THE MANAGEMENT INTERVIEW Ian McPherson – A passion for healthcare

He may head an organisation that offers healthcare safety net but Southern Cross CEO Ian McPherson’s own path from clinician to manager involved deliberate decision to abandon both social and professional safety nets. That was in the early 1980s; he was married with four children and working as GP in Thames where small local hospital also gave him the chance to do some obstetrics and administer anaesthetics.
“But I was working in fairly protected environment with lot of professional support – plus I was reasonably prominent person in small community and supported by that community.”
It was, he says, all very comfortable.
“The question in the back of my mind was whether I could do my craft and profession without those supports. That’s why I contacted the Red Cross.”
Which is how he found himself looking after Vietnamese boat people in Malaysia.
“There was no safety net – nobody knew you from bar of soap – it was case of either sink or swim on how good you are as professional and as person.”
Sinking didn’t come into it. After three-month stint with Asian refugees, he was offered work in Pakistan dealing with the human fallout from the Soviet invasion of Afghanistan. It was there that McPherson got his first taste of management when Red Cross asked if he’d stay on as medical coordinator.
“I got message to [my wife] Rosemary and asked if she wanted to bring herself and the kids up to Peshawar and she said ‘yes’. We’d talked about doing the family thing with no safety net and decided that we’d give it go. I didn’t really realise how difficult living in deepest northwest frontier Pakistan could be – for my wife and kids in particular – but it was fascinating job.
“I was the first non-Swiss person to take on that coordination role which was much more about management and administration than clinical practice.”
They stayed for 18 months and were heading home when McPherson was asked if he’d fill similar role on the Thai/Cambodian border.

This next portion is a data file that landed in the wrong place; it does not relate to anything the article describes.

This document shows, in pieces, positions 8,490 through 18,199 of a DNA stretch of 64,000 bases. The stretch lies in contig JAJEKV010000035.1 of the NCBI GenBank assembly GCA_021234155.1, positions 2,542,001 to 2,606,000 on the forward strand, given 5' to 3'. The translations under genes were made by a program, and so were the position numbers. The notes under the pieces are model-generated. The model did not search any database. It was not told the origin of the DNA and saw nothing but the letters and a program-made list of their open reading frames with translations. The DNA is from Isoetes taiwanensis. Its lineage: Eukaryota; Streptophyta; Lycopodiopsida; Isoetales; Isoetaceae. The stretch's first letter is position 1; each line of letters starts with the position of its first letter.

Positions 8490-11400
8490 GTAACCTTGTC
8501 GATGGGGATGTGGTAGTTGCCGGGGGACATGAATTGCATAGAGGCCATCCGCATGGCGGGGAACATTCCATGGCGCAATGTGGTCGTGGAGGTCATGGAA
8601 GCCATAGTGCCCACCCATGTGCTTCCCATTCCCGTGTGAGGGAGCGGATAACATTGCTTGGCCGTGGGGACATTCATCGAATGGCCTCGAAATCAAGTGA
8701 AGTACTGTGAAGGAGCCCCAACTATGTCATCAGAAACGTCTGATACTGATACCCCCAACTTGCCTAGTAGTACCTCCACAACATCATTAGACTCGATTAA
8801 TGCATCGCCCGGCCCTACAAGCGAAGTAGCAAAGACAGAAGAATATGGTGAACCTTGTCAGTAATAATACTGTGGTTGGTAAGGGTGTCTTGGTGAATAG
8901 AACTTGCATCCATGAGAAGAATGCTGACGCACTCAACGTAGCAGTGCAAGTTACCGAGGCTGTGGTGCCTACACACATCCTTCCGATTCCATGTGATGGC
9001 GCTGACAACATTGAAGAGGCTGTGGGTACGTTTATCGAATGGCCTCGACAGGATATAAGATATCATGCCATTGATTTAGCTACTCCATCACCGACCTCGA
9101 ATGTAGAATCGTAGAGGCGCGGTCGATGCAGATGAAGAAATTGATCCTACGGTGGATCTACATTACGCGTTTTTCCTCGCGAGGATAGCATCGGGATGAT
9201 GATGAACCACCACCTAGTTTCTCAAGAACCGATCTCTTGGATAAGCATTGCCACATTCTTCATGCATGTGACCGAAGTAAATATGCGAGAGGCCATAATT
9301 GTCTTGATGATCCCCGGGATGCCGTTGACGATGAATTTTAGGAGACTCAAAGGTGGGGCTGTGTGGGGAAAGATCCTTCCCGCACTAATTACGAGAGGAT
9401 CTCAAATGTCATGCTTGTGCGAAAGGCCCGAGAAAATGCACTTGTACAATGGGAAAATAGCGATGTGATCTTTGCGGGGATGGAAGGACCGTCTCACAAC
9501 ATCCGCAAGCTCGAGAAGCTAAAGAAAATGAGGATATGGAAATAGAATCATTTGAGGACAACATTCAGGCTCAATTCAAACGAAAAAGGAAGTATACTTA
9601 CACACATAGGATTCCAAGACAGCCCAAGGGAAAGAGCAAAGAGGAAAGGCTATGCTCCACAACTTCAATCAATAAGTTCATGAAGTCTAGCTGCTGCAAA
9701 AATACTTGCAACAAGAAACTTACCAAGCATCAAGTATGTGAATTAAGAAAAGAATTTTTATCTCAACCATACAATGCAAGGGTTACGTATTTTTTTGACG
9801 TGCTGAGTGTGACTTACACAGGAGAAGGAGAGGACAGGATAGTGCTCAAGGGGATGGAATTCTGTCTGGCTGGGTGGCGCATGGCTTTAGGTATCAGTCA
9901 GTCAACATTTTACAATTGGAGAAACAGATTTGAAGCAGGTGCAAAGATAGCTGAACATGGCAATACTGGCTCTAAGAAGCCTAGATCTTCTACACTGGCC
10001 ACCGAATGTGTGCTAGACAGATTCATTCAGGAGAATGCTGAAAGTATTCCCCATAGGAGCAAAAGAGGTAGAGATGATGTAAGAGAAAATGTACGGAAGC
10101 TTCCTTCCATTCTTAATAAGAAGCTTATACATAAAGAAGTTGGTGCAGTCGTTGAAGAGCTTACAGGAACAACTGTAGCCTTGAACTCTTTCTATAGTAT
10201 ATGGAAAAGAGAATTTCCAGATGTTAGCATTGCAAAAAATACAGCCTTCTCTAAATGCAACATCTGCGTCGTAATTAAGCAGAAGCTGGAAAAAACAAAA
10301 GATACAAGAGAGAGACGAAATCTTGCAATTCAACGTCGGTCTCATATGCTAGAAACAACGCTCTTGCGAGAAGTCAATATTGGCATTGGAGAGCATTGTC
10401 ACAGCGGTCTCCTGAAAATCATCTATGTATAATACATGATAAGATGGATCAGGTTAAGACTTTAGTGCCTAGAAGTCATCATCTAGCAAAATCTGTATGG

“That looked like very different experience and Rosemary was keen so off we went. I ended up doing three or so years of managing, Swiss-style, which both got me interested in management but also in dealing with communities of people rather than just individuals.
“Medicine, in western countries in particular, is about dealing with individual problems but if you’re into saving lives – without being dramatic about it – you can save whole lot more when you’re dealing with large populations rather than dishing out drugs to individuals.”
An example: McPherson and his family took three to four days out over Christmas largely uncelebrated in their patch of Thailand. During that time, the Red Cross and UN led by an American medical colleague shifted community of around 70,000 from inside Cambodia to the safety of Thailand, setting them up with hospitals, medicine and food.
“That’s like shifting Hamilton to Cambridge with war going on – it’s sort of life-changing stuff.”
All of which helped cement his interest in community healthcare and brought about shift in career focus back in New Zealand where he was appointed chief executive of the Thames Hospital Board, then inaugural CEO of the combined Bay of Plenty Health Board.
After working as an adviser on health reforms with the Prime Minister’s Department and Ministry of Health in the early 1990s, McPherson moved into the private sector, becoming executive director of Aetna International in New Zealand. That involved spending lot of time in Asia and led to another challenge – establishing joint venture between hospital group Parkway and German insurer Allianz for whom he later became regional general manager, Asia Pacific.
This last detail is from his CV – McPherson himself gallops through this wide-ranging career track with an apology for the “long ramble” that brought him to role he is quite evidently passionate about. His mum may not entirely have forgiven him for giving up clinical practice – but McPherson believes he can do lot more good by ensuring New Zealand’s scarce health dollars are managed well.